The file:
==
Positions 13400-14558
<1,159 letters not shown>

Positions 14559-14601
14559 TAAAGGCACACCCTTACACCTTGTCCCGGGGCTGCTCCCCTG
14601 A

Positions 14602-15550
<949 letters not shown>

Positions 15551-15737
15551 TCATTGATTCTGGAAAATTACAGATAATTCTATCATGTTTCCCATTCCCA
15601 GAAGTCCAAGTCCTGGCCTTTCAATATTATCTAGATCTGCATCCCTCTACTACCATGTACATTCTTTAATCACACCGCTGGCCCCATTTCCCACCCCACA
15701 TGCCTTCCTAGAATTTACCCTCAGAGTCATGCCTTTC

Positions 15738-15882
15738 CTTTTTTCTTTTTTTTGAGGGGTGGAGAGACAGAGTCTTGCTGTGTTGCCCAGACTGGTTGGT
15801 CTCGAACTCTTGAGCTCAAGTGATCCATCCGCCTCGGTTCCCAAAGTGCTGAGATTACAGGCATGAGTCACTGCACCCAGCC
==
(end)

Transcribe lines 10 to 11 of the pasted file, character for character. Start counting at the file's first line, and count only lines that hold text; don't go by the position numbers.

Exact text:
15601 GAAGTCCAAGTCCTGGCCTTTCAATATTATCTAGATCTGCATCCCTCTACTACCATGTACATTCTTTAATCACACCGCTGGCCCCATTTCCCACCCCACA
15701 TGCCTTCCTAGAATTTACCCTCAGAGTCATGCCTTTC